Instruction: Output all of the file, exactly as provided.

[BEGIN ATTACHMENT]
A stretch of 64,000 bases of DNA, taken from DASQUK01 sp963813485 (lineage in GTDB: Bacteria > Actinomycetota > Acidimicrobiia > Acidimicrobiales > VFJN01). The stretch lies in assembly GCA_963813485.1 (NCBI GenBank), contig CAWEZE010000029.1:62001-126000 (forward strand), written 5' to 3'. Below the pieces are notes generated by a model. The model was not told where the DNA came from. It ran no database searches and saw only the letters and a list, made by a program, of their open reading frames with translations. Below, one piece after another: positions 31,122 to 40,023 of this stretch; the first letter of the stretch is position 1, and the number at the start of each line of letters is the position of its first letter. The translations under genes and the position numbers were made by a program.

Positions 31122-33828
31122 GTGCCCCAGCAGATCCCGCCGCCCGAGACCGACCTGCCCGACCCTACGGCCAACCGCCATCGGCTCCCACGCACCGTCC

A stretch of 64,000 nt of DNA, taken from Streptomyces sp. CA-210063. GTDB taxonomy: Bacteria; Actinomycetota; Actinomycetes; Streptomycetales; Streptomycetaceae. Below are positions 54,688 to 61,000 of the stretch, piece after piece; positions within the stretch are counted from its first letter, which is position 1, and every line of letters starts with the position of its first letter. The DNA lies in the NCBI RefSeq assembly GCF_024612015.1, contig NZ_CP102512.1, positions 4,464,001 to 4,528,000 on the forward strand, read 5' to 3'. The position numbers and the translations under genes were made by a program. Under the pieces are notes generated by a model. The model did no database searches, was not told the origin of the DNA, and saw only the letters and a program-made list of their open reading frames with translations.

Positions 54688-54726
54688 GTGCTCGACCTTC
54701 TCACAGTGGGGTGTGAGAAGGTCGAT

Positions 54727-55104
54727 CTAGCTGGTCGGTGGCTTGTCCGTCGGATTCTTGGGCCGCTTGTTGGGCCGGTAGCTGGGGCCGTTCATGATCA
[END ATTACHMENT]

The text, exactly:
A stretch of 64,000 bases of DNA, taken from DASQUK01 sp963813485 (lineage in GTDB: Bacteria > Actinomycetota > Acidimicrobiia > Acidimicrobiales > VFJN01). The stretch lies in assembly GCA_963813485.1 (NCBI GenBank), contig CAWEZE010000029.1:62001-126000 (forward strand), written 5' to 3'. Below the pieces are notes generated by a model. The model was not told where the DNA came from. It ran no database searches and saw only the letters and a list, made by a program, of their open reading frames with translations. Below, one piece after another: positions 31,122 to 40,023 of this stretch; the first letter of the stretch is position 1, and the number at the start of each line of letters is the position of its first letter. The translations under genes and the position numbers were made by a program.

Positions 31122-33828
31122 GTGCCCCAGCAGATCCCGCCGCCCGAGACCGACCTGCCCGACCCTACGGCCAACCGCCATCGGCTCCCACGCACCGTCC

A stretch of 64,000 nt of DNA, taken from Streptomyces sp. CA-210063. GTDB taxonomy: Bacteria; Actinomycetota; Actinomycetes; Streptomycetales; Streptomycetaceae. Below are positions 54,688 to 61,000 of the stretch, piece after piece; positions within the stretch are counted from its first letter, which is position 1, and every line of letters starts with the position of its first letter. The DNA lies in the NCBI RefSeq assembly GCF_024612015.1, contig NZ_CP102512.1, positions 4,464,001 to 4,528,000 on the forward strand, read 5' to 3'. The position numbers and the translations under genes were made by a program. Under the pieces are notes generated by a model. The model did no database searches, was not told the origin of the DNA, and saw only the letters and a program-made list of their open reading frames with translations.

Positions 54688-54726
54688 GTGCTCGACCTTC
54701 TCACAGTGGGGTGTGAGAAGGTCGAT

Positions 54727-55104
54727 CTAGCTGGTCGGTGGCTTGTCCGTCGGATTCTTGGGCCGCTTGTTGGGCCGGTAGCTGGGGCCGTTCATGATCA